Iraq’s chief liaison
officer to the UN inspection teams, General Hossam Amin, said
yesterday that Iraq had begun to dig trenches in the areas it
claims the weapons were destroyed.
A UN team was due
in Baghdad on 2 March to examine the sites and carry out soil
tests, he said. Gen Amin also said Iraq had made no decision
on a UN order that it destroy its Al Samoud 2 missile
programme. But "we are serious about solving this", he said.
In his 27 January report to the UN Security Council,
Hans Blix, the chief UN arms inspector, bolstered the case for
war when he accused Iraq of co-operating on process, but not
Early in his report, Mr Blix noted that
"one of three important questions before us today is how much
might remain undeclared and intact from before 1991; and,
The second question, he said,
was what if anything was illegally produced or procured after
1998, when inspectors left the country, and the third was how
the production of weapons of mass destruction could be
prevented in the future. Mr Blix singled out the issue of
6,500 chemical bombs that were unaccounted for, containing in
total up to 1,000 tonnes of chemical agents.
missing bombs date back to before 1991, with Iraq claiming
they were used in the Iran-Iraq war, which ended in 1988.
Mr Blix also raised questions over about 8,500 litres
of anthrax, which Iraq "states it unilaterally destroyed in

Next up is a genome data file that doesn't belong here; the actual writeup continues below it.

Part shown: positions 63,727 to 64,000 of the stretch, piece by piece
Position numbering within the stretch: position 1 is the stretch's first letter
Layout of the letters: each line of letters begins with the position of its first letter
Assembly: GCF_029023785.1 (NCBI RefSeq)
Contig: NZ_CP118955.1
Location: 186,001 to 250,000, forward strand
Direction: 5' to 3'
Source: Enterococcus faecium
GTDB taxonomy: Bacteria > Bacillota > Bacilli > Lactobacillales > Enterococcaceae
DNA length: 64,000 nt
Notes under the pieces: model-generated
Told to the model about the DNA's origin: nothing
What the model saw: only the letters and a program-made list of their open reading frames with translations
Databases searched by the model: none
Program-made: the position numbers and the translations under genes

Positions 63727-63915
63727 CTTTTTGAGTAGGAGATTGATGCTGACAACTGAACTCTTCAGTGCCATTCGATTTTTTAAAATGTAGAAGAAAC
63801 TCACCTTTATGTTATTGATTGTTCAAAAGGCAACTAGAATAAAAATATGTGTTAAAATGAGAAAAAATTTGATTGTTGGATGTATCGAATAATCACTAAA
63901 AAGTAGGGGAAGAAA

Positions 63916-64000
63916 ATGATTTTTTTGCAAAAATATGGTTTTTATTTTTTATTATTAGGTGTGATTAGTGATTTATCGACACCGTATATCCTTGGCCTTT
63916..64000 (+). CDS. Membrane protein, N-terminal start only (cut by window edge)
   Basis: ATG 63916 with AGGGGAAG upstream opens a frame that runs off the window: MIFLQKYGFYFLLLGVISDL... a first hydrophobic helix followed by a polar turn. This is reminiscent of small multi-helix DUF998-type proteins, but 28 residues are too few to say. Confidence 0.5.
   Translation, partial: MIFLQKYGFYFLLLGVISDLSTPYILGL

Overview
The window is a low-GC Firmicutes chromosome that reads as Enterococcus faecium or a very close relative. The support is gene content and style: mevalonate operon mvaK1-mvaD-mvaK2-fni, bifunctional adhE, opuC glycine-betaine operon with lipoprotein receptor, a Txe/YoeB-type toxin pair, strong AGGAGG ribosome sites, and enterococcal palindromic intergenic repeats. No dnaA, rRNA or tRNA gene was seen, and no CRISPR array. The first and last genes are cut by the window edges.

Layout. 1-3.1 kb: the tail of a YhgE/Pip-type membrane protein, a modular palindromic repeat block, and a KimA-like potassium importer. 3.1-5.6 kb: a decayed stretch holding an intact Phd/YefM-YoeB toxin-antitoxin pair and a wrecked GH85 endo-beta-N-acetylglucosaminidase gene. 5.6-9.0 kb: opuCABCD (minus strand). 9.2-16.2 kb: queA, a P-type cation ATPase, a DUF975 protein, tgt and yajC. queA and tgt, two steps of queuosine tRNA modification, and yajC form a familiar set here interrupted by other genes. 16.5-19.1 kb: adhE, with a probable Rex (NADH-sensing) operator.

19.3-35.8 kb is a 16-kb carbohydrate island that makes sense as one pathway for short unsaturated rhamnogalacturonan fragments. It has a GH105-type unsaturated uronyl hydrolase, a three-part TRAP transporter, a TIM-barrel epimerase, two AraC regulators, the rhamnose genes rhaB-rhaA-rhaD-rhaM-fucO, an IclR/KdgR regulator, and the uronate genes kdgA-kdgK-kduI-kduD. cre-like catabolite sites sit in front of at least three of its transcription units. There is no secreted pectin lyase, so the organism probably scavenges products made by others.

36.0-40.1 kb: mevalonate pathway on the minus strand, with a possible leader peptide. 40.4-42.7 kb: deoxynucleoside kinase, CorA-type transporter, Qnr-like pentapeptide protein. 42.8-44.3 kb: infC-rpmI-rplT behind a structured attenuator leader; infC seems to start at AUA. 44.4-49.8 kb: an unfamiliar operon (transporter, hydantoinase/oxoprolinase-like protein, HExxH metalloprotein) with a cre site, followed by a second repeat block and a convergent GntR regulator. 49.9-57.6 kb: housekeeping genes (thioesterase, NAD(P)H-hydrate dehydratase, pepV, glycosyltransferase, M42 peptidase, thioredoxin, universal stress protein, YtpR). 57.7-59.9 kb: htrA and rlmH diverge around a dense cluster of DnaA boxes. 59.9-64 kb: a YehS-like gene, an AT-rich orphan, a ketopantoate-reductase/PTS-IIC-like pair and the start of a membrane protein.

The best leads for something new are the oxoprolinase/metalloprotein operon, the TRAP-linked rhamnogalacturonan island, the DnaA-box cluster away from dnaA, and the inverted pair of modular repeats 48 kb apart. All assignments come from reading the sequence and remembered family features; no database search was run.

the summer of 1991. Iraq has provided little evidence for this
production and no convincing evidence for its destruction," he
Iraq also has claimed that a small quantity of
the deadly poison VX, which it produced, was unilaterally
destroyed in the summer of 1991.
When Mr Blix returned
to the UN with his much more favourable report on 14 February,
he noted that Iraq had provided a list of 83 people involved
in the unilateral destruction of chemicals, which "appears
useful". Newsweek said it had obtained the notes of Kamel’s
debriefing by the UN team, and that he told the same story to
MI6 and the CIA.
But his revelations were hushed up
for two reasons, the magazine said. Saddam did not know how
much Kamel had revealed, and inspectors hoped to call his
bluff; in addition, there was no corroborating evidence that
the weapons were destroyed.
Kamel did not give Iraq a
clean bill of health. He said the stocks were destroyed to
hide the programmes, rather than end them, with Iraq secretly
holding on to blueprints, computer disks, and other
engineering details, in order to resume productions after